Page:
The remaining 416 militiamen of the Forces armees du peuple congolais (FAPC) surrendered their guns to UN troops on Wednesday, effectively dismantling the movement and boosting efforts to pacify the troubled Ituri District in northeastern Democratic Republic of Congo (DRC).
"The FAPC no longer exists. This movement is now history," Kwaje Duku, a Congolese army colonel heading the government-run National Disarmament Commission in Ituri, said.
The militiamen, loyal to Jerome Kakwavu-Bukande, surrendered at Mount Awa, 25 km from Aru in northern Ituri. They can either enter the programme for disarmament, demobilisation and reintegration (DDR) into civilian life or be integrated into the new national Congolese army.
FAPC has already said 2,014 of its fighters have disarmed, among them 251 children. The adult fighters are being registered after which they will be sent to Aru and provided food aid and undergo four days of counselling in transit sites before choosing whether to integrate into the army or return to civilian life.
However, rather than surrender, some fighters have fled, Elongi Mabe, an ex-combatant who surrendered at Mount Awa on Wednesday, said.
"There are some recalcitrant people who refused to be disarmed," he said. "They are fleeing to Uganda and Sudan. Others have buried their weapons in the villages."
Duku said these were isolated cases and the culprits would be considered as bandits.
Meanwhile, at a news conference in Kinshasa, the nation's capital, the military chief of staff of the UN Mission in the DRC (MONUC), Col Jean-Francois Collot d' Escury, said on Wednesday the UN knew the fighters were fleeing or hiding and would hunt them down.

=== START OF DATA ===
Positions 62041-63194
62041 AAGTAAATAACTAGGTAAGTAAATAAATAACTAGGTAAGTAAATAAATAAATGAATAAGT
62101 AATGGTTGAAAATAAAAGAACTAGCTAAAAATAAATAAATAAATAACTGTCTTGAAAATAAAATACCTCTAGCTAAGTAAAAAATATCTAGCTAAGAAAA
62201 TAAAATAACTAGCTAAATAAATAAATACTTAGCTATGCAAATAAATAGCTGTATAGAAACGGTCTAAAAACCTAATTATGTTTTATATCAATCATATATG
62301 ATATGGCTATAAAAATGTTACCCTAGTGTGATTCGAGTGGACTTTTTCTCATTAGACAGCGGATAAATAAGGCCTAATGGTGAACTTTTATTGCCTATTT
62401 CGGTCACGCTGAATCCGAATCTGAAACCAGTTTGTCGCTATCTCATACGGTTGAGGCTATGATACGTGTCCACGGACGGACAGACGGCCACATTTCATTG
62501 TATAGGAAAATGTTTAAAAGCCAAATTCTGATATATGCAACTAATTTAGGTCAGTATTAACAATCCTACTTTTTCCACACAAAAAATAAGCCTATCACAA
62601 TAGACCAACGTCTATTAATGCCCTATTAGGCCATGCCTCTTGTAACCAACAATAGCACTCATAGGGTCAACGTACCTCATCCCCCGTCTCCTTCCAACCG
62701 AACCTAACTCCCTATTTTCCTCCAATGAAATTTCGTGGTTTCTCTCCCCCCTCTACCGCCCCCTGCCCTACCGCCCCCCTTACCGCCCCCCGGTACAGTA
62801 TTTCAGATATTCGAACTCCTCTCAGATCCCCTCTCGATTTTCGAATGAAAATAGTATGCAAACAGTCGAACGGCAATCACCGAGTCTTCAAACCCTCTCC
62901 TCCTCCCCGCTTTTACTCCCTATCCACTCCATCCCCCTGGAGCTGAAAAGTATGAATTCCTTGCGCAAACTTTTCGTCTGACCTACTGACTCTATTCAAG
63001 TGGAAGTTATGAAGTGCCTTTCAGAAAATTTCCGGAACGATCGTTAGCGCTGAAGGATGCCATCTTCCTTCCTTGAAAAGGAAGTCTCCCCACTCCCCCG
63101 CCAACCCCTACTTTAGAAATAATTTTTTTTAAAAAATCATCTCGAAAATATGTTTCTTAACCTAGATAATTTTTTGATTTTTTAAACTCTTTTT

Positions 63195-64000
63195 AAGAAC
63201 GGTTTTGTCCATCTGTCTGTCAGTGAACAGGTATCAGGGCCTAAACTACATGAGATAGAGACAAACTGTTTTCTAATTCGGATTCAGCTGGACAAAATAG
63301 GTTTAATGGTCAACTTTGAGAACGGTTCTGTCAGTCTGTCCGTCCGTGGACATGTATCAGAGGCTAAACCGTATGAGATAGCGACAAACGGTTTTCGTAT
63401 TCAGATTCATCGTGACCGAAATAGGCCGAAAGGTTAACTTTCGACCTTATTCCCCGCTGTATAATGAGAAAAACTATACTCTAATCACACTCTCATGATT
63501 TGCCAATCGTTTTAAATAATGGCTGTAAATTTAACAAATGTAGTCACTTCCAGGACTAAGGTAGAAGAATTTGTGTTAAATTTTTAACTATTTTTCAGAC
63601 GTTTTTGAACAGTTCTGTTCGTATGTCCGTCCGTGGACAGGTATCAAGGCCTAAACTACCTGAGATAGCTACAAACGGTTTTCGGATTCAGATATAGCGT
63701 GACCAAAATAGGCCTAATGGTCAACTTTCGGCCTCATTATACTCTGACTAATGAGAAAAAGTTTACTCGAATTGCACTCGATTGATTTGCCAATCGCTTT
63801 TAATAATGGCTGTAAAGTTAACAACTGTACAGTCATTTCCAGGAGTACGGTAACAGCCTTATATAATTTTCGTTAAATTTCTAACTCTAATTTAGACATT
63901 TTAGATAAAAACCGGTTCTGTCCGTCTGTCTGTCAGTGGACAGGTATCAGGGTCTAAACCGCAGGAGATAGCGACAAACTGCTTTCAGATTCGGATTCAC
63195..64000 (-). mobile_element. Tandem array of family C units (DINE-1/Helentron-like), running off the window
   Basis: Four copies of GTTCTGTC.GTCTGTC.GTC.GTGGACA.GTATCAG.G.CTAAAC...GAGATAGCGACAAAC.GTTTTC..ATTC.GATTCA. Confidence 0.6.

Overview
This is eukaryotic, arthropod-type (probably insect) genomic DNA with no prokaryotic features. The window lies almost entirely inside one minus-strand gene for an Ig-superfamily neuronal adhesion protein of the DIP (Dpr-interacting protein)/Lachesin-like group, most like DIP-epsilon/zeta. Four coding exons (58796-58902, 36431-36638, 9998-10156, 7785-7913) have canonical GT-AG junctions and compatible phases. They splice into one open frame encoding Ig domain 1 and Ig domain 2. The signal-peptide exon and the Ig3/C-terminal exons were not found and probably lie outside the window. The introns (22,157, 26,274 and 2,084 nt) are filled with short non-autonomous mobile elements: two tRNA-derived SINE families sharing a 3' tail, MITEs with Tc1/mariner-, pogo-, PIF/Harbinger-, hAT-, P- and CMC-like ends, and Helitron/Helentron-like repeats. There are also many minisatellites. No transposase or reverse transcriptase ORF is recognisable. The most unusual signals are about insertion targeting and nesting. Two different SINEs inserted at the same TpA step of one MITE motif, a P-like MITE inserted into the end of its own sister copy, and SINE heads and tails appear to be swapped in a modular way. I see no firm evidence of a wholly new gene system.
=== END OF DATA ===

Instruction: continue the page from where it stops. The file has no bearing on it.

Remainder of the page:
"We are going to pursue them," Escury said.
MONUC said by Wednesday a total of 10,020 ex-combatants, form various movements, had entered the DDR process in Ituri, leaving some 2,000 more to be disarmed. There are at least seven militia groups in Ituri.
In Bunia, the main town in Ituri, a MONUC public information officer, Mohammad Abdul Wahab, said the disarmament programme would continue to accept militiamen even though MONUC's 1 April deadline to hand in guns had expired.
Fighters below 18 years old were among those who presented themselves for disarmament at Mount Awa, although not all were combatants. They are considered as minors and as hostages of the militias, rather than "outlaws".
Such children are now being referred to as "children associated with armed groups", not child soldiers. Typically, their non-combat tasks include cooking, acting as porters and, for the girls, being "wives" to older fighters.
0ne of them, Mama Safi, is a girl-mother who turned up at Mount Awa on Wednesday. She does not know the whereabouts of her child's father.
"I have an orphan child, who was separated from his father during a raid by [UN] Nepalese troops," she said.